4 Lessons from Pro Tour Dominaria

The Result

The much-anticipated Pro Tour Dominaria finally took place over the weekend, with Magic once again returning to the biggest stage to show off one of the most popular Draft formats in recent memory alongside a Standard format that would showcase highly-tuned decks and well-practiced pilots.

Beyond a shadow of a doubt, aggressive red strategies—usually accompanied by a light black component—dominated the tournament, with seven Goblin Chainwhirler decks ultimately making the Top 8. Some huge names made it through to Sunday—Owen Turtenwald appeared in his fifth PT Top 8, Thomas Hendriks snagged his second, and PT Aether Revolt Champion Kazuyuki Takimura had another tilt at the title.

Before we reached the finals, however, these Goliaths had been dispatched, and so two Davids joined in battle to decide a champion. Wyatt Darby and Gonçalo Pinto fought it out across four games, with a dramatic topdeck ultimately securing the victory for Darby. Darby impressed the Magic community with his poise, discipline, and unwavering calm, and was rewarded for his masterful play with a Pro Tour title!

The Moments

LSV is sorely tempted by a Navigator’s Compass:

Kenji Tsumura gracefully loses the Inaugural Best Kenji Showdown:

Hour of Glory does what it’s supposed to for the first time in history:

Mum gets a bit confused about the geography of the mid-Atlantic:

Glory is well and truly brought for Wyatt Darby with an incredible PT-winning topdeck:

The Deck

The Top 8 was awash with Goblin Chainwhirlers and Scrapheap Scroungers, but one player kept the faith and headed into Sunday with counterspells at the ready. Ernest Lim had a dream start to Day 1, finishing undefeated, and managed to pull together enough wins to get his Esper deck into the Top 8.

Esper Control

Ernest Lim Pei Jin, Top 8 at PT Dominaria

Typically, control decks in today’s Standard don’t run black, instead leaning heavily on enchantment-based removal such as Seal Away and Cast Out. Lim, however, favored a much stronger black removal suite, which left white as just a splash color. Teferi, Hero of Dominaria is just that good, and in this case was paired with another powerhouse 5-drop in The Scarab God.

This deck is a collection of the best removal, card draw, and counterspells in the format, and plays the hard-hitting heavyweights as win conditions. It’s much more proactive than its white-blue cousin—something that becomes apparent when you look at the sideboard. Four Glint-Sleeve Siphoners are relegated to the bench due to the omnipresence of Goblin Chainwhirler, but will get it done in games 2 and 3 once removal has been boarded out.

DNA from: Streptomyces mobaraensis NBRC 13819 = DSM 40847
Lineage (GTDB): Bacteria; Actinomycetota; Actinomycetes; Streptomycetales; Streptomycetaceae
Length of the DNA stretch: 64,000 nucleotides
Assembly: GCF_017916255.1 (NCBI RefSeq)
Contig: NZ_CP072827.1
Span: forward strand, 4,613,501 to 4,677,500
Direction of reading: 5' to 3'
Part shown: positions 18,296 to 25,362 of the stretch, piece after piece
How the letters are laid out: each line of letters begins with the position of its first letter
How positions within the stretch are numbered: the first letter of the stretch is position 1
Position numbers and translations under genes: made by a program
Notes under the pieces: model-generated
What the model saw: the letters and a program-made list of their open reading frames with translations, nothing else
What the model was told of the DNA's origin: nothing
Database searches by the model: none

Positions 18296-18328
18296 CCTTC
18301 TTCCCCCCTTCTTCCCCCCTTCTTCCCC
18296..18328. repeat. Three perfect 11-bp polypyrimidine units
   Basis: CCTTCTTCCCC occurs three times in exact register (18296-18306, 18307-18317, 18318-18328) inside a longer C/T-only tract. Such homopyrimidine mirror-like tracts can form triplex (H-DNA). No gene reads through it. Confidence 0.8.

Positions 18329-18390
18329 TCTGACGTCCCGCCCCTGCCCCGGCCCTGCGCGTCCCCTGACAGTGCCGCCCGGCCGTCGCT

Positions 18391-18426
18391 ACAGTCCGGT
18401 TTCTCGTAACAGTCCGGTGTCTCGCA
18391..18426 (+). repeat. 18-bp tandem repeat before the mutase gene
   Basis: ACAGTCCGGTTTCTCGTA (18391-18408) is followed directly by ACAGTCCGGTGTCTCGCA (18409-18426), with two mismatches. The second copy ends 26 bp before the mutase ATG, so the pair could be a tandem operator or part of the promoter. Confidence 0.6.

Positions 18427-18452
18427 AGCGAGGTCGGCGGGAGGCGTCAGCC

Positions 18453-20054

The Takeaway

Goblin Chainwhirler was the talk of the tournament. The card has proven itself to be a dominant force in Standard, carving out a wide share of the metagame across the weekend. Appearing in seven of the eight Top 8 decks, it’s no secret that PT Dominaria belonged to Chainy-Dubs.


Playing something of a second fiddle to Goblin Chainwhirler, however, was Scrapheap Scrounger. Stats wizard Adam “ajlvi” of the MTG Elo Project pointed out that this was the second time that ol’ Scrappy had put 24 copies into a PT Top 8, placing the card alongside other titans of Magic’s history such as Wasteland and Rishadan Port.

What does this mean for you? You absolutely must have a plan in mind to beat both of these cards. Turning up to a Standard tournament expecting to fade Goblin Chainwhirler or Scrapheap Scrounger is not a winning strategy. Look to find replacements for 1-toughness creatures that you’re running, as they’re a liability in the face of a Chainwhirler. Look to include exile effects such as Seal Away to deal with Scrapheap Scrounger, or the recursive threat will continue to pile on pressure.

With the metagame was heavily skewed by Goblin Chainwhirler, players will be rewarded for playing decks that beat up on the 3/3. While Llanowar Elves has a huge weakness to Chainwhirler, the kind of decks it enables are well-positioned to blank a relatively puny 3/3 for 3. These decks can play 3-mana 3/4s and 5/4s much better! Alternatively, blue-based creatureless strategies minimize the impact of Chainwhirler, and also look to be a good way forward.

This weekend’s GP Copenhagen will give us a good idea of the post-PT metagame, as pilots around the world respond to the latest Standard developments and adjust their approaches accordingly. I’ll be in the booth throughout the tournament, and will be back next week with a recap of everything that took place in Denmark!

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